Friday, January 21, 2011
You Never Know
I was shoveling out the mailboxes after our third snowstorm in as many weeks, grumbling with each shovel full and thinking, typical! to myself after each pickup truck with a plow sailed past me without so much as a, "Hey, can I help you out there?"
A misanthrope and loner by nature since childhood (my mother would try to cajole me to come downstairs and recite poetry for her dinner guests and my standard response was always, "No, I don't like those people!"), I'm still staggered by how insensitive, unhelpful, and selfish my fellow humans can be (no, not all, and not always). And then, we hardly ever see ourselves through our own eyes.
I had just heaved an exceedingly heavy shovel of snow and ice over the growing pile and was leaning with my head on the shovel handle when I heard what I immediately thought of as Reya's "Voice" (she speaks of it in her January 17th post titled All Along the Watchtowers).
I am no mystic. I'm not a Believer either. I'm a skeptic at worst, and a maybe-er at best. But I'm telling you I heard a voice and it said, "Perhaps if you felt differently about your fellow man, he would appear differently to you."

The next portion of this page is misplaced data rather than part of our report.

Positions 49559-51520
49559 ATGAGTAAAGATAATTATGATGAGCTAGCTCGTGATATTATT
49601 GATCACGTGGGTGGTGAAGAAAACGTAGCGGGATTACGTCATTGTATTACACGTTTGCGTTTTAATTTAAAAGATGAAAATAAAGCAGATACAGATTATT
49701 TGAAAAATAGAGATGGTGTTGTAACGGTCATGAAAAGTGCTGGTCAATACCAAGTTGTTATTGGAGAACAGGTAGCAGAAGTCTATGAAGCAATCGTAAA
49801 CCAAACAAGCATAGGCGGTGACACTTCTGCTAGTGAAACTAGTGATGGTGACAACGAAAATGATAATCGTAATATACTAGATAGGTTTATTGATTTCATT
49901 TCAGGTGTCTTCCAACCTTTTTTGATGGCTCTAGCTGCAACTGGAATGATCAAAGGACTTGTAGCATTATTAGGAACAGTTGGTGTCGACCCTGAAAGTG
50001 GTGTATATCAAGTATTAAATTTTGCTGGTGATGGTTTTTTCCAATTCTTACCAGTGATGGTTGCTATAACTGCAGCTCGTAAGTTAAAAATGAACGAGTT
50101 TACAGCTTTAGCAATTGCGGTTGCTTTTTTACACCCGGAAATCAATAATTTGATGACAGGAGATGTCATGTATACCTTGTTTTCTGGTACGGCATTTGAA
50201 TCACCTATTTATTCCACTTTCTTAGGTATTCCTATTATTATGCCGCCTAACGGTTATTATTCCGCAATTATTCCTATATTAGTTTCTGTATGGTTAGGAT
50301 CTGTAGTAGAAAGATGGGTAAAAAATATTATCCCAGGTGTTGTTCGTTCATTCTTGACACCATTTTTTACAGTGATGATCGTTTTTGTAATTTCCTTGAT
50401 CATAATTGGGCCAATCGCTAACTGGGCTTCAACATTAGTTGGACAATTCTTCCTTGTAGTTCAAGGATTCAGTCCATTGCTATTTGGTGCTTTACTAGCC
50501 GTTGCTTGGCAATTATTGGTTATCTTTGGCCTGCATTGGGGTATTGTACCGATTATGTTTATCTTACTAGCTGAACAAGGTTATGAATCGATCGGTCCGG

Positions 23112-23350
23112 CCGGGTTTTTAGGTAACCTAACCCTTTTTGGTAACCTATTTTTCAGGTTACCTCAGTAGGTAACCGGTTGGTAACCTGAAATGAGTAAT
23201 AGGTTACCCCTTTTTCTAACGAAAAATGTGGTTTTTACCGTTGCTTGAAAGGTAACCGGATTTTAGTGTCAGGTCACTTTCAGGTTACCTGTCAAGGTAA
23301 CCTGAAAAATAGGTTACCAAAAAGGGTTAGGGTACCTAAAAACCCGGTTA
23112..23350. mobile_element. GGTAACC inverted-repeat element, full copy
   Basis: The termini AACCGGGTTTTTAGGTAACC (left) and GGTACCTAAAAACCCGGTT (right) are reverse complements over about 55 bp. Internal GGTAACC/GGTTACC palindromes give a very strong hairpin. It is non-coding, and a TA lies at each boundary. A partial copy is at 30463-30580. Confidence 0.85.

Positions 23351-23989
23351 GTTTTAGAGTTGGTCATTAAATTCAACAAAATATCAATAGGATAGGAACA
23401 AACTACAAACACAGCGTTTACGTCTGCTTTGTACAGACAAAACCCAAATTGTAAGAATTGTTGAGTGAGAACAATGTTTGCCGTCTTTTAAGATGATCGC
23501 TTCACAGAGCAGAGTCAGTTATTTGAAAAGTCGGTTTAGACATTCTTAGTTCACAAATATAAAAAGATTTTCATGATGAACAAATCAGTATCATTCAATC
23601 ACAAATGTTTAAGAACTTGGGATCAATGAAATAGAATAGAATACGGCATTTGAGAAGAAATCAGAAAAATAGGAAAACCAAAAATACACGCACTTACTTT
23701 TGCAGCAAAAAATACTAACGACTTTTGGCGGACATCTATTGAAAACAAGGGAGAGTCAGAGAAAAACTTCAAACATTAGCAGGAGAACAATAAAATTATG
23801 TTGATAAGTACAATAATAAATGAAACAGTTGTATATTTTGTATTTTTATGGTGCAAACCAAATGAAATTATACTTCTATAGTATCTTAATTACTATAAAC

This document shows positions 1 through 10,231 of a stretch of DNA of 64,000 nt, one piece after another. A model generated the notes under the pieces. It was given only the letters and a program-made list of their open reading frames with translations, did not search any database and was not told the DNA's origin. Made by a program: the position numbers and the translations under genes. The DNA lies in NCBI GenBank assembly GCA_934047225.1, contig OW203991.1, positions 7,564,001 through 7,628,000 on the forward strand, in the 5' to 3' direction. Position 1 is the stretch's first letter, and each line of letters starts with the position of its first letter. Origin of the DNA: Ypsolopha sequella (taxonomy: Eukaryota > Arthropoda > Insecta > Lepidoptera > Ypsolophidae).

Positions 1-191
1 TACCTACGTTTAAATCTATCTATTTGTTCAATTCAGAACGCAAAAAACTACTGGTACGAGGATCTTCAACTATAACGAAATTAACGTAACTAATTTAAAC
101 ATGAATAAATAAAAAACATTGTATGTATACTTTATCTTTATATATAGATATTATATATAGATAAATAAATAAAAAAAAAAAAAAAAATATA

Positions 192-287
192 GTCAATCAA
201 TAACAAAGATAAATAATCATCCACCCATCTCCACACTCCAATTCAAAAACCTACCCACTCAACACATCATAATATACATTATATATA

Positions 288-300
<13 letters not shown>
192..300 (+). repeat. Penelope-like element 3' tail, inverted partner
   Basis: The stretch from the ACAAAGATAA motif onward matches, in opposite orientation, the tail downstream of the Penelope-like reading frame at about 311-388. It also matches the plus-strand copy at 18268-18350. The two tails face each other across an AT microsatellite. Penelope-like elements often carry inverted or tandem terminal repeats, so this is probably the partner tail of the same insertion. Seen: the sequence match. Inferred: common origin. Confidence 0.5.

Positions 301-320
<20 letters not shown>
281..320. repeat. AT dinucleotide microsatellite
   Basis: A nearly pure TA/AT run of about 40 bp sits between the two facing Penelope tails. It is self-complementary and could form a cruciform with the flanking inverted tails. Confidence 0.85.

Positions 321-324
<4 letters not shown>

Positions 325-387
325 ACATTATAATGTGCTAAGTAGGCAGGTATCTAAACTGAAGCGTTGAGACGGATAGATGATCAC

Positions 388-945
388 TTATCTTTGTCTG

I picked up my head. Not a soul in sight. And then in my ear, "And if you keep shoveling while you wait for kindness to appear, at least the mailboxes will be cleared."
How very Zen.
I'd like to say the next truck that appeared stopped and the driver offered to plow my driveway for me so I could get to the store for milk. That did not happen. But? As I cleared the last shovel full of snow in front of the mailboxes, a pickup truck did stop and in it was my neighbor. "I'm going into town, " he said. "Can I get anything for you?"
Reya often repeats two things in her blog posts. She insists on thinking we humans have some worth despite our awful shortcomings, and she pays attention to Voices. Perhaps I should, too. It just may make a difference in the way the world appears to me from now on.